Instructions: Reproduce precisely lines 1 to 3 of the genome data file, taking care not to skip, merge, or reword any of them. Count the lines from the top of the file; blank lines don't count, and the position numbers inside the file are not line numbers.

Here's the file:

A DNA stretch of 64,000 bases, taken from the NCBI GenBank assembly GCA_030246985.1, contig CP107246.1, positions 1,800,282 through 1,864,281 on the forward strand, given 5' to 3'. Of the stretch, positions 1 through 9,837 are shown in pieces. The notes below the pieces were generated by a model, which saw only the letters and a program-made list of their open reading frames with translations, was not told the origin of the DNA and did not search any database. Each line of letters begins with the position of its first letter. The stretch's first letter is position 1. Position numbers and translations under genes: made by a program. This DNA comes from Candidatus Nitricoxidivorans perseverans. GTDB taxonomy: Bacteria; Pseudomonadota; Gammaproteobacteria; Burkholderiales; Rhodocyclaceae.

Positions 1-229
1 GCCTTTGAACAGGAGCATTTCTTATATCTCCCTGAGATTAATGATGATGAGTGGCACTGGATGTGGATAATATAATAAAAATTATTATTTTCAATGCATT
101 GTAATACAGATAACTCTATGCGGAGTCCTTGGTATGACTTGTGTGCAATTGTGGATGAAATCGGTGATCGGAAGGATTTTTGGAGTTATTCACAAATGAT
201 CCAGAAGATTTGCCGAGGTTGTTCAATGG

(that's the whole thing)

A DNA stretch of 64,000 bases, taken from the NCBI GenBank assembly GCA_030246985.1, contig CP107246.1, positions 1,800,282 through 1,864,281 on the forward strand, given 5' to 3'. Of the stretch, positions 1 through 9,837 are shown in pieces. The notes below the pieces were generated by a model, which saw only the letters and a program-made list of their open reading frames with translations, was not told the origin of the DNA and did not search any database. Each line of letters begins with the position of its first letter. The stretch's first letter is position 1. Position numbers and translations under genes: made by a program. This DNA comes from Candidatus Nitricoxidivorans perseverans. GTDB taxonomy: Bacteria; Pseudomonadota; Gammaproteobacteria; Burkholderiales; Rhodocyclaceae.

Positions 1-229
1 GCCTTTGAACAGGAGCATTTCTTATATCTCCCTGAGATTAATGATGATGAGTGGCACTGGATGTGGATAATATAATAAAAATTATTATTTTCAATGCATT